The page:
Monday, April 15, 2013

Is Congo Spiraling out of Control?

Four reads today provide the most dire evidence yet that Congo is spiraling dangerously out of control. None suggests that an implosion is imminent; combined, however, they paint a picture of a government that is failing in every respect: unable to control its territory and in danger of collapsing or being overthrown in Kinshasa.

First, the ICG has an excellent backgrounder on last month's massacre in Lubumbashi. Money quote:
The unexpected occupation of Lubumbashi, the second largest city in the Democratic Republic of Congo (DRC), by 440 Mai-Mai fighters last month is another sign of the central government’s lack of capacity to govern, ensure security or pursue reform. The occupation, which resulted in 35 dead and 53 wounded, serves as a reminder that the country’s crisis is not limited to North Kivu, in eastern Congo, or to warlords.
 Second, Pete Jones has a sobering update on the Mai Mai Morgan operating in Ituri: "For nine months a brutal militia has made repeated attacks on villagers in remote areas of the Ituri rainforest. The Mai Mai Morgan, led by a man named Paul Sadala who likes to call himself Morgan, has created fear and suffering wherever it has attacked..."

Third, Agoravox details a confrontation earlier this week between Monusco forces and M23 rebels. The rebels blocked a UN convoy it suspected of carrying supplies for the proposed intervention brigade. The convoy was released only the arrival of heavily armed Monusco troops prepared to fight. The article also speculates about whether Rwanda and Uganda will continue to support M23 even after the brigade arrives. And it worries that the intervention brigade will be woefully underequipped for the mission en-tasked it.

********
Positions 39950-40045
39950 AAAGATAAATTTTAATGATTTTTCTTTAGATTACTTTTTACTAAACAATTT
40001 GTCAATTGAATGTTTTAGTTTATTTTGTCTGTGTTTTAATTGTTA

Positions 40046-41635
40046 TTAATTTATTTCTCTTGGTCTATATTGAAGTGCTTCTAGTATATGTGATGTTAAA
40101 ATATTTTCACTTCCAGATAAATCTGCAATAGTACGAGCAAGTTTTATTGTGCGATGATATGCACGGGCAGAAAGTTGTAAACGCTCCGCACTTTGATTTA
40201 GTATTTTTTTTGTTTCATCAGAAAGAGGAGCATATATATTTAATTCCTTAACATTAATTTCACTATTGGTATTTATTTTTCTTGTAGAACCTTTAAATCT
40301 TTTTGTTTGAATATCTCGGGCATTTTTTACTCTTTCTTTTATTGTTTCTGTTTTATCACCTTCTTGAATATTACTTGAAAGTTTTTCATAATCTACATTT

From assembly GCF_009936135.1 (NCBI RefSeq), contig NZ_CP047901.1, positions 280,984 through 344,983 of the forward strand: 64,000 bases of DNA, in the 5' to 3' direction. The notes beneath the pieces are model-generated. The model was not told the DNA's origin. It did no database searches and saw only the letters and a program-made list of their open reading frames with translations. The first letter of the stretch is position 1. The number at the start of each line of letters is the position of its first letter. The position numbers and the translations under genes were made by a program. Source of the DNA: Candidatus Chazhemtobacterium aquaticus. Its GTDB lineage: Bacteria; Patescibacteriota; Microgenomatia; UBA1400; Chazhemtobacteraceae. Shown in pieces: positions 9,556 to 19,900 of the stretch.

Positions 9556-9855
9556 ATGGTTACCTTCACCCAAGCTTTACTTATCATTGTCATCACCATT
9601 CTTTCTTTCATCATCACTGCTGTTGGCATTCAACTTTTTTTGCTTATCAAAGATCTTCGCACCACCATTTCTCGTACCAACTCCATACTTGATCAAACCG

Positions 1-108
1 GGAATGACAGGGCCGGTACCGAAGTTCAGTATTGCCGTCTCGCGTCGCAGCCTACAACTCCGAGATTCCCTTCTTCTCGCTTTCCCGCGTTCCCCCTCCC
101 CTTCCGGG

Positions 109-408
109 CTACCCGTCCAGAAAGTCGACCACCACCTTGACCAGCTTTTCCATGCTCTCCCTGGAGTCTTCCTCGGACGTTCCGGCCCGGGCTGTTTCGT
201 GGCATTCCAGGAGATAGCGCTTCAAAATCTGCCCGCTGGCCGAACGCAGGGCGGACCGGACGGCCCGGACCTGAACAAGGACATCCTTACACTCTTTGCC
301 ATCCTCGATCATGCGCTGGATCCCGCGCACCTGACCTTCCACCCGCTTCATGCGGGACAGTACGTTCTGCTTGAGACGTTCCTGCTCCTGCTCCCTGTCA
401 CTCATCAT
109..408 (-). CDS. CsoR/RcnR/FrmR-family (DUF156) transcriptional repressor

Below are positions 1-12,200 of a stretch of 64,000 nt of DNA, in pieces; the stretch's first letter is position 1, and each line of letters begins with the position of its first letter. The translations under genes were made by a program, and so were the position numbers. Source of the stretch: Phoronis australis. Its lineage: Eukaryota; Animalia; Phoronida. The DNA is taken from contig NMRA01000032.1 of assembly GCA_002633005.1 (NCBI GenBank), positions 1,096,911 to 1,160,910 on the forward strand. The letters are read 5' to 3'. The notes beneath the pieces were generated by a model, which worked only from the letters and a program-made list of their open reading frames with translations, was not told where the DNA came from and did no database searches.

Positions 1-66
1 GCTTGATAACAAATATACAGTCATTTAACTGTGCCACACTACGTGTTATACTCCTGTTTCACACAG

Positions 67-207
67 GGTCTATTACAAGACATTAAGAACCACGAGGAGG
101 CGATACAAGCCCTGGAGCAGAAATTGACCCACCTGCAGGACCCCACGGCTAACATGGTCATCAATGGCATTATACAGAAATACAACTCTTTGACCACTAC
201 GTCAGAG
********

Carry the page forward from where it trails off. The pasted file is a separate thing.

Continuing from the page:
Fourth,  Christophe Rigaud at Afrikarabia raises some troubling questions about the latest alleged coup attempt against Kabila, the third such in the past two months. Last Thursday, April 11, the government announced it had arrested 13 individuals plotting an attack on the presidential convoy. But the evidence against this latest group of coup plotters is thin, says Rigaud. Many of the alleged plotters are affiliated with veteran opposition leader Etienne Tshisekedi; he and other opposition leaders are claiming that this is simply an attempt to discredit them.

There are two possibilities here, neither of them good. The first is that the coup allegations are true. In that case, shadowy figures on the fringes of Congolese political society believe that the regime is weak enough to make a coup attempt feasible. The second is that the charges are trumped up, which means that the government is becoming increasingly paranoid and dysfunctional. It's hard to figure out which option is worse.

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